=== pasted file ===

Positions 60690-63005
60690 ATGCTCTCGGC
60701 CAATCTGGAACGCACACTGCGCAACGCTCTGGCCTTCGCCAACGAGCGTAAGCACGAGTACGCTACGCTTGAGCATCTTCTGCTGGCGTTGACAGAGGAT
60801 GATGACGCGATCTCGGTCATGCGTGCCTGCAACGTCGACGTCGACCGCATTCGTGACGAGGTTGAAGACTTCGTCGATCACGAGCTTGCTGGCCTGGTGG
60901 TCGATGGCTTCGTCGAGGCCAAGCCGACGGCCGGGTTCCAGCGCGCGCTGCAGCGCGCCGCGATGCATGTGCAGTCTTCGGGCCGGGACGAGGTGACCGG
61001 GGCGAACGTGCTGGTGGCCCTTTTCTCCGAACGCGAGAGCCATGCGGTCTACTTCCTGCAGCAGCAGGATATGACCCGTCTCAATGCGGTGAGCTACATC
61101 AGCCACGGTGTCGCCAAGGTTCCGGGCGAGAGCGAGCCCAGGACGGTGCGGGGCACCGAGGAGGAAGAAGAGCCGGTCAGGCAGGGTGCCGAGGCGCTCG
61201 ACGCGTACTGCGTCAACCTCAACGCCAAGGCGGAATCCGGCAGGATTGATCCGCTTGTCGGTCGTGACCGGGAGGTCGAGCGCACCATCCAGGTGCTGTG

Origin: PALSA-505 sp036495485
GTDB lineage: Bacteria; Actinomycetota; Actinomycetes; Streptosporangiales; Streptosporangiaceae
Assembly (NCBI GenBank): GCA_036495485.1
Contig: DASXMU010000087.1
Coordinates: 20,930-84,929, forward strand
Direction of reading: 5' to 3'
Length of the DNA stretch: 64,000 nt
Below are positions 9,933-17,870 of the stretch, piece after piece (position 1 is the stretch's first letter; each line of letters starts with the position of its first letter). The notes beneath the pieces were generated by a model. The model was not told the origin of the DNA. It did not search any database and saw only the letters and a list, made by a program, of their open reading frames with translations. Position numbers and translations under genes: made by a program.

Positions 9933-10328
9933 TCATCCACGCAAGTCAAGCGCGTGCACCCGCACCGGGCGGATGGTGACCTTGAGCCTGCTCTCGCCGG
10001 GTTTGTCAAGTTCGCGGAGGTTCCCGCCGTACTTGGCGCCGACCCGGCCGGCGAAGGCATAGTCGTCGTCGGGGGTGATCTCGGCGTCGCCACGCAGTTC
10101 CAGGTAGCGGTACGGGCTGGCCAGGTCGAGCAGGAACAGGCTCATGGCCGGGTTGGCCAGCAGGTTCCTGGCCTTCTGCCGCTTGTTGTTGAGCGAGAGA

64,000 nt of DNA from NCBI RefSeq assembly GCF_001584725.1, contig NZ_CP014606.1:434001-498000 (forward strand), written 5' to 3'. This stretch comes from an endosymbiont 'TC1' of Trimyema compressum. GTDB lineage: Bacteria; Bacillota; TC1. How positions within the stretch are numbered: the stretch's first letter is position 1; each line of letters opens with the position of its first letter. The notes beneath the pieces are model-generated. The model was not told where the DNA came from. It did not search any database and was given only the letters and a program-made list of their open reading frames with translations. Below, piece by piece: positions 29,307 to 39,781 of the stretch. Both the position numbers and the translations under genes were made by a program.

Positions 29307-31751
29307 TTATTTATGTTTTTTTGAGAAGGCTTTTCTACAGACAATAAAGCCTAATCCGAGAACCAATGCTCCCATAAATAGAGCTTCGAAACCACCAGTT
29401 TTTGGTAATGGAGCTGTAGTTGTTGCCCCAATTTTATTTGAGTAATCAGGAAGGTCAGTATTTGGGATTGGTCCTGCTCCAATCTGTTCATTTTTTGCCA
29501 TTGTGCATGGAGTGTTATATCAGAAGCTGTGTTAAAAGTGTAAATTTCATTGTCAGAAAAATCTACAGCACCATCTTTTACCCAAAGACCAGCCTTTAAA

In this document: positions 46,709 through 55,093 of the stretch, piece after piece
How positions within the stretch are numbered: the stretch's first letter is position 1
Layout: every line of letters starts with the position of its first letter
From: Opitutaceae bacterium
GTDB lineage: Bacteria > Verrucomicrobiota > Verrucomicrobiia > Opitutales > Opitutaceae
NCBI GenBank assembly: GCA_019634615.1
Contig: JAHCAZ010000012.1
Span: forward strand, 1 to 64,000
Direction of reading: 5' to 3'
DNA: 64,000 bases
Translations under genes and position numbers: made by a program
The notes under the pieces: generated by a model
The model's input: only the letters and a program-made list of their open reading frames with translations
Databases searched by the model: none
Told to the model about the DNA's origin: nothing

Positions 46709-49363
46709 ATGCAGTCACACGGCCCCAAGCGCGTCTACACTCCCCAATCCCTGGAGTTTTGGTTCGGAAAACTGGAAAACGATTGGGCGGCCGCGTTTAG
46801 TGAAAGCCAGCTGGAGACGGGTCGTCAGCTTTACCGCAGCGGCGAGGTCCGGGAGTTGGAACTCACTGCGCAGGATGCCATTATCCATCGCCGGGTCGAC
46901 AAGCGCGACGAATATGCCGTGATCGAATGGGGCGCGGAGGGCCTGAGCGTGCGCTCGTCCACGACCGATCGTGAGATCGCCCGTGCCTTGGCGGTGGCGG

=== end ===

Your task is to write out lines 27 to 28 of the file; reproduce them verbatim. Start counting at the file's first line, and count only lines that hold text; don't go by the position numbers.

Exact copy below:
How positions within the stretch are numbered: the stretch's first letter is position 1
Layout: every line of letters starts with the position of its first letter